ScotusBlog Analyzes Oral Argument Under Caption, “Justices have scorching criticism for California court’s refusal to enforce arbitration agreement, but debate their authority to correct it.”
In his preview, Professor Mann leads: “If I start by telling you that DIRECTV includes an arbitration clause in agreements with its customers and that the California Court of Appeal in this case declined to order arbitration, it would be understandable if you immediately stopped reading and clicked back to look for another post: how far do you have to read to expect that my post is going to tell you that the Court is likely to reverse the California court and hold the agreement enforceable?”
In DIRECTV, the arbitration provisions contain a poison pill: “if the law of your state would find this agreement to dispense with class arbitration procedures unenforceable, then this entire [arbitration provision] is unenforceable.” What does “law of your state” mean?
The parties entered into the agreement when the Discover Bank rule applied in California, invalidating class action waivers, and before that rule had been overturned by AT&T v. Concepcion.
The question, as presented by DIRECTV’s petition for writ of certiorari to the Supreme Court is: “Whether the California Court of Appeal erred by holding, in direct conflict with the Ninth Circuit, that a reference to state law in an arbitration agreement governed by the Federal Arbitration Act requires the application of state law preempted by the Federal Arbitration Act.”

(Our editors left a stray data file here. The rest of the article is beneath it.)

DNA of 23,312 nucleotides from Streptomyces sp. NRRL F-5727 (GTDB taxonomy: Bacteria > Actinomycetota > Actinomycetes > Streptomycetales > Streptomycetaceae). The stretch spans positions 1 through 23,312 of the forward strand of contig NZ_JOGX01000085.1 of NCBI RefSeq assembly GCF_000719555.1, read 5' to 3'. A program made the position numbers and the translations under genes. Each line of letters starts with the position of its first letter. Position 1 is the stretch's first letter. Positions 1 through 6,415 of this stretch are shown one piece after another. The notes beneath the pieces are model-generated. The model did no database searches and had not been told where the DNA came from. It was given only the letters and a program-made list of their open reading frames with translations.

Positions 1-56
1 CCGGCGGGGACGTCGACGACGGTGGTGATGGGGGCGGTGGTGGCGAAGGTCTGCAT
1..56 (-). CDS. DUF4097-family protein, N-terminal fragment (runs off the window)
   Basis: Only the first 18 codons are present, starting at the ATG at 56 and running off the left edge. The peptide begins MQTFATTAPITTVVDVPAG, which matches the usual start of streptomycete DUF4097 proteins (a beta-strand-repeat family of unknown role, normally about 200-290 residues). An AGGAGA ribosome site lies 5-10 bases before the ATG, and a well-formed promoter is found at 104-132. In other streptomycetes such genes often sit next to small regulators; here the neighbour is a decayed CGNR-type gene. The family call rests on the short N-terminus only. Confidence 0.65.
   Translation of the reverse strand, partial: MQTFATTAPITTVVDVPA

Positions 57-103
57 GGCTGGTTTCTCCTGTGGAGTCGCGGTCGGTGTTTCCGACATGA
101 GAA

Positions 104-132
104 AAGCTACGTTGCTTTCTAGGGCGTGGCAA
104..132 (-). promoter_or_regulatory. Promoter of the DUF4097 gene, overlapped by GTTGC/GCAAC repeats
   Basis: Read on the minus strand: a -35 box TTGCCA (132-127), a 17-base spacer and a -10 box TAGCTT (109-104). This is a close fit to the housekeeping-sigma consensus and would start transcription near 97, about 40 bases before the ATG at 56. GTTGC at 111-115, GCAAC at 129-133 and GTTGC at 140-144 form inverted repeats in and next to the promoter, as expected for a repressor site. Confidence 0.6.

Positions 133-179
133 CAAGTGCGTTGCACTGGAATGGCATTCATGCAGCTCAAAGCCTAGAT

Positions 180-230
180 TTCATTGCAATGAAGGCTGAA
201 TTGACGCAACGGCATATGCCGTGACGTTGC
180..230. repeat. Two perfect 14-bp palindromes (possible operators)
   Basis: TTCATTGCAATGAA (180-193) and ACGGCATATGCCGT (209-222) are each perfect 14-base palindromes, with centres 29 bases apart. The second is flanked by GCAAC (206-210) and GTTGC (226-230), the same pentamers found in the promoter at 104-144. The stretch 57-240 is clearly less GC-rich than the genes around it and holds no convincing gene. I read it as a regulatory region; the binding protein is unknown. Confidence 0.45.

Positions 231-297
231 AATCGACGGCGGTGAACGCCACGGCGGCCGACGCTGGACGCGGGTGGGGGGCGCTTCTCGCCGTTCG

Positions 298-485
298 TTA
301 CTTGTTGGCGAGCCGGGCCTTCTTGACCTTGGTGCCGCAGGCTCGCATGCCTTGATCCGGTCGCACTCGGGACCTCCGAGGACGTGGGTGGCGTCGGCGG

Thus, DIRECTV’s position is simply that the California courts flaunt federal law and preemption.
In contrast, Imburgia argues that this is a simple matter of contract interpretation: whether the reference to “the law of your state” refers to the rule in Discover Bank, or to the state of the law in California after Concepcion. Imburgia argues that contract interpretation should be left to state judges, and if the contract drafted by DIRECTV is ambiguous, then the well-known rule that ambiguous contracts are interpreted against the drafter must apply.
Prof. Mann concludes, “[I]t seems unlikely that five of the Justices will vote to affirm the California decision. But do we know exactly how they’ll explain their decision? For that I suppose we’ll have to wait a few months yet.”